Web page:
Honoring the life of a Man that brought 40,000 people to Christ

Marshall Keeble…He also helped establish 250 congregations in his lifetime…

He was born on December 7, 1878 in Murfreesboro, Tennessee, the son of former slaves. Many of my family members knew him & remembered him fondly. Truly an ambassador of Christ…

https://www.oldpaths.com/Archive/Keeble/Marshall/1878/home.html

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My grandmother on my father’s side was a devoted Church of Christ in Nashville.

I only saw her and talked to her twice. The first time I learned what racism was when I was around 4 yrs old and my father put me on the phone with her. My father had left home when he was 15 after his father died and only saw his mom on brief visits every few years. He had moved to Los Angeles where I was born.

My mom had left Wisconsin and moved to Hollywood after a year of college. There she met my father.

So when I was 4 yrs old my father put Grandmother on a pay phone with me. I think he was wishing her happy birthday. She had never talked to me on the phone before and she tells me, “Your Gran Daddy refused to shake hands with Booker T. Washington.” As a 4 yr old I knew that name because I had memorized the Compton Encyclopedia. I didn’t understand why she was so proud of this she would tell me as she had. As I handed the phone back to my father I said, “She sounds like a Duck.”

Then she said, “I used to have to chase the darkies out of the Chicken coup with a broom.”

My mother told me that once my Grandmother had asked her what denomination she belonged to and my mother told her she was a Lutheran, Grandmother said to her “You’ll learn!” This was the first time my mom met her husbands mother. She was extremely dogmatic and scarily pious. She had further warned my mother about the evils of playing instruments in church during the singing of hymns.

Later I had Confirmation as a Lutheran and the Lutheran services were strict and full of pomp and formal ceremony, they included many hymns accompanied by Organ music which I thought was inspiring. Years later I realized that the Black Gospel Music often included musical Instruments in Black congregations and my Grandmother must have associated Black Gospel Music as an impurity.

I wonder how Marshall Keeble felt about Musical Instruments accompanying hymns? I can guess he had faced a lot of Racism from a lot of people thinking they were being ultra pious.

The Church of Christ has, like other religions, both good & bad people in it, especially in the past…

The Hatfield’s & McCoy’s of the feud fame I believe were members of the Church & attended the same services. Devil Anse didn’t during the civil war or during the feud. After the end of the feud, Anse repented & became a Christian.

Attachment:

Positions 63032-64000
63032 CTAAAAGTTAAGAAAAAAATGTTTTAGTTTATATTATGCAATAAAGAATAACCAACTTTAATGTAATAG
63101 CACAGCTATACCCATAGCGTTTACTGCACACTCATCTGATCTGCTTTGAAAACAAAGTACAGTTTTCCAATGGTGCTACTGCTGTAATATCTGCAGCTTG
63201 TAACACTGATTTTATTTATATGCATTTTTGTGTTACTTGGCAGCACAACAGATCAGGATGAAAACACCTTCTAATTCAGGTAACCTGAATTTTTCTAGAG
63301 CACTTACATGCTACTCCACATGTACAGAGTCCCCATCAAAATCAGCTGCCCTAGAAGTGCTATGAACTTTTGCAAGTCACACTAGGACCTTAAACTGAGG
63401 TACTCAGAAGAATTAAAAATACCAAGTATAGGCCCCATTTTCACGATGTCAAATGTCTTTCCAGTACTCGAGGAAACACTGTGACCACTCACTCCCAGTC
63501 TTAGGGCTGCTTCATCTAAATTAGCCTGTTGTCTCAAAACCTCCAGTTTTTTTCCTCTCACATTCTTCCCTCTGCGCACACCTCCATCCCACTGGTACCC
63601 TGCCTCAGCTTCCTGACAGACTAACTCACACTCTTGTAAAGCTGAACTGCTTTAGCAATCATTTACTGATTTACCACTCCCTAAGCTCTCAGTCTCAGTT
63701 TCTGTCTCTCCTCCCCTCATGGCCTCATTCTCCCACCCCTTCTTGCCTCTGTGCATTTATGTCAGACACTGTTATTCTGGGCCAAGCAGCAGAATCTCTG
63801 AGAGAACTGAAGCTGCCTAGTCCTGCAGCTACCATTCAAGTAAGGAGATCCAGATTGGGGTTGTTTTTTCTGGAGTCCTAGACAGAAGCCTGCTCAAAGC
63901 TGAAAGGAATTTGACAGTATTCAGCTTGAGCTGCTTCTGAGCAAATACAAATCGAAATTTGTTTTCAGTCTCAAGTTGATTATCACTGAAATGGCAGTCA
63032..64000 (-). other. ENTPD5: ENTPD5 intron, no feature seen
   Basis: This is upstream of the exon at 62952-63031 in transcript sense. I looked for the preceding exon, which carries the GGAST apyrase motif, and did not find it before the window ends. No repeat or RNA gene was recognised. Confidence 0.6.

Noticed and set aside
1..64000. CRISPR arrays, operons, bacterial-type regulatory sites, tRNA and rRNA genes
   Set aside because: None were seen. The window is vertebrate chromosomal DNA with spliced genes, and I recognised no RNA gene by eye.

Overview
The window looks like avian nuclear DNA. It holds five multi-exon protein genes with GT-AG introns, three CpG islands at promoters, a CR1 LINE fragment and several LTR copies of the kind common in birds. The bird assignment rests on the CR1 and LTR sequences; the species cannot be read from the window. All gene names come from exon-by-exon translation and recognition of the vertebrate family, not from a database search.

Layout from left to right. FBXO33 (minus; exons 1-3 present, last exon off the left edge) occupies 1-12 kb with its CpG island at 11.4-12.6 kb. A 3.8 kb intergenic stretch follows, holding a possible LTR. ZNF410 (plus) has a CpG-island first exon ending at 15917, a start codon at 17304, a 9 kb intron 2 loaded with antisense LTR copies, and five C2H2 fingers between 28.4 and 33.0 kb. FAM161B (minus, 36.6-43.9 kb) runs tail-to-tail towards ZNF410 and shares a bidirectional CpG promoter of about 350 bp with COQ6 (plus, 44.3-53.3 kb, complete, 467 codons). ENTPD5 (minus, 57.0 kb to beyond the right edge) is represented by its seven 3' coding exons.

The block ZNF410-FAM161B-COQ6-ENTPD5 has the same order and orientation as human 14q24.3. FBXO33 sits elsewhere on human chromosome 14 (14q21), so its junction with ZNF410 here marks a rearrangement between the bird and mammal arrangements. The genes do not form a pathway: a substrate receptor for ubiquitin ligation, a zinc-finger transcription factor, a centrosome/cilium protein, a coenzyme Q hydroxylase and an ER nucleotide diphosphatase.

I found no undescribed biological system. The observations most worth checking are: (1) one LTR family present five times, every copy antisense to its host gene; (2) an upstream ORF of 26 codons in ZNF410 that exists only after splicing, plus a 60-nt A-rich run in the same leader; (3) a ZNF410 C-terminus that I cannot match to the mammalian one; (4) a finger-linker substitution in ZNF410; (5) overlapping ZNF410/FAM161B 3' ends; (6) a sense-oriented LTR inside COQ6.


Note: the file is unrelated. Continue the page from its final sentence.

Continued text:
A lot of the reasons for the feud was unwillingness to forgive or abide by the teachings of the Church. All religions have good & bad actors.

My father, A Church of Christ preacher for about fifty years knew Marshall along with many members of my family. At one congregation my father preached at we was the only white people in that congregation. Much of the Church embraced all races, but, like many other religions, the region had a lot to do with the attitudes of the local people.

Brother Keeble preached at many mostly or all white congregations & would address racial issues. He had the attitude he was serving the Lord & didn’t allow anything to deter him from doing so, & though it hurt him the attitude of some, continued in his mission. As a result he had great success, & brought many thousands to the Lord.

The Church is not made up of perfect people, it’s made up of forgiven people.

There are 2 large congregations in Nashville ( I believe over 10,000 members) that are made up of people from several races. Our beliefs are very much anti-racist. I remember my father teaching the kids to sing: “Red & yellow, black & white, they are precious in His sight! Jesus loves the children of the world!” That was way back when there was still Black only & white only restrooms & water fountains…

A a for Brother Keeble’s thinking about instrument’s, I don’t think they ever had anything to do with racism, perhaps in your grandmother’s mind…I never heard of that as an issue in that way before…also, to be pious means to be Christlike, not scary.

Thanks for that reply. Good to hear.

When I was saying “Scarily Pious” I was referring to my Grandmother’s apparent strong religious involvement which seemed in direct contradiction with what she would say and how I as a child interpreted it. My father was religious but independent and quiet about religion. Of course this was a long time ago and she had lost her husband and had 6 children and was very poor. She did own a little house in Nashville which I visited a couple times. it could be seen as hypocritical or just that she was a product of the time and locale.

She was involved with activities in the congregation of :
Batsell Barrett Baxter - Wikipedia

My Grandmother, Aunt and Batsell Barrett Baxter (unless I have it wrong and this was his father Bartsell Baxter)

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Baxter was a good man & was not a racist, I assure you. If she did anything wrong it’s on her. Baxter posed in a photo with someone doesn’t mean he supported any view like that. I doubt he knew if she thought like that.

Of course it’s not a reflection of him. Also, my Grandmother probably changed since I formed that initial impression at 4 yrs old. It’s just that memory of that first time talking to my Grandmother and over the years corrected that initial impression of Church of Christ.

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